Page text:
Blind force with accomplished shape.

Here is the valley of shallow Polish rivers. And an immense bridge
Going into white fog. Here is a broken city,
And the wind throws scream of gulls on your grave
When I am talking with you.

What is poetry which does not save
Nations or people?
A connivance with official lies,
A song of drunkards whose throats will be cut in a moment,
Readings for sophomore girls.
That I wanted good poetry without knowing it,
That I discovered, late, its salutary aim,
In this and only this I find salvation.

They used to poor on graves millet or poppy seeds
To feed the dead who would come disguised as birds.
I put this book here for you, who once lived
So that you should visit us no more.

By Czeslaw Milosz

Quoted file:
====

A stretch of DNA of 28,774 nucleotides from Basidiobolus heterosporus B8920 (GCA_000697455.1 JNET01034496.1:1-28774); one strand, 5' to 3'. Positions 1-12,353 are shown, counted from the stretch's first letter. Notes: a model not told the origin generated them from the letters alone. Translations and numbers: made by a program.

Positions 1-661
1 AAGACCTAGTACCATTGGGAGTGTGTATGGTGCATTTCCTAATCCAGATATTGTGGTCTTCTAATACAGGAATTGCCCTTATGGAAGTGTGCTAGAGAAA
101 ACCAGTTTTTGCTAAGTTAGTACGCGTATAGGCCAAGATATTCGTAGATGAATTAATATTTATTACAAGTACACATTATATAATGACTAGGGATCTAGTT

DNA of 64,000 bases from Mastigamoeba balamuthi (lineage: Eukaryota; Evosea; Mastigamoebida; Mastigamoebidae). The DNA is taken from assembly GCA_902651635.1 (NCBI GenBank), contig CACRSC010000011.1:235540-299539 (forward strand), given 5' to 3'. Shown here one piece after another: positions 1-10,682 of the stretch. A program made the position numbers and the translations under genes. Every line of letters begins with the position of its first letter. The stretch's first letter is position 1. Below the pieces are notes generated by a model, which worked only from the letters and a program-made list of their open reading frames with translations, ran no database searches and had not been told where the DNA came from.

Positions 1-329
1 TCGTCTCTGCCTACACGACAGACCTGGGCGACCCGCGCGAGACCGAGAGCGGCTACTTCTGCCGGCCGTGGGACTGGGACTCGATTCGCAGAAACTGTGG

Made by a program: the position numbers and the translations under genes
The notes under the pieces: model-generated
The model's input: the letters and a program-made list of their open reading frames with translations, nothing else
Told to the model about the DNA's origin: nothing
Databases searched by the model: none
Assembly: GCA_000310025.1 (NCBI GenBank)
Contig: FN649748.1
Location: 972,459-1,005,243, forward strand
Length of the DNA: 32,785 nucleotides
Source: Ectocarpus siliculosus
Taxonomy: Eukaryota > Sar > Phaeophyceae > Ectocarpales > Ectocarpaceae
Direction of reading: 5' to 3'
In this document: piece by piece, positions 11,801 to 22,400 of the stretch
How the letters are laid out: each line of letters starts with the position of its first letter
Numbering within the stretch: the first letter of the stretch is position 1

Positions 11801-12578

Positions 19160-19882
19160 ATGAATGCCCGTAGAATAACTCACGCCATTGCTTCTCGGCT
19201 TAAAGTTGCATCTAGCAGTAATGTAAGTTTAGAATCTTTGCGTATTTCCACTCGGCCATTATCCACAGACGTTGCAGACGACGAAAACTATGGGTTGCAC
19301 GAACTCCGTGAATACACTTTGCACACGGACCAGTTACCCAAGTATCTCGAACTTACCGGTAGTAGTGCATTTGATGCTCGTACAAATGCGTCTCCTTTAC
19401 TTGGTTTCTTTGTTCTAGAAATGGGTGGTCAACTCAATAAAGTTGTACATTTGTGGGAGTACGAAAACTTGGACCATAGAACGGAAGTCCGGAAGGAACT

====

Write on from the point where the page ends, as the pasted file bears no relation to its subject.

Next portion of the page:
Steve Chatelier said...

would love to hear more about you SA trip - have to talk some time soon...was good to see the photos of Lach and Tom!

teach said...

darling bonnie, sorry to use your page for chatting, but aleks - anarcho-syndicalist, are you commenting on 'news from nowhere' too?

Bonnie Conquest said...

Aleks -

Aciu aciu aciu for your comments. I had no idea that Czeslaw Milosz had died - why wasn't I told?! I read his work when I was in Lithuania, having never heard of him before. Truly great. And a good innings, really. Herewith a beautiful poem of his, 'Meaning'.

When I die, I Will see the lining of the world.
The other side, beyond bird, mountain, sunset.
The true meaning, ready to be decoded.
What never added up will add Up,
What was incomprehensible will be comprehended.
And if there is no lining to the world?
If a thrush on a branch is not a sign,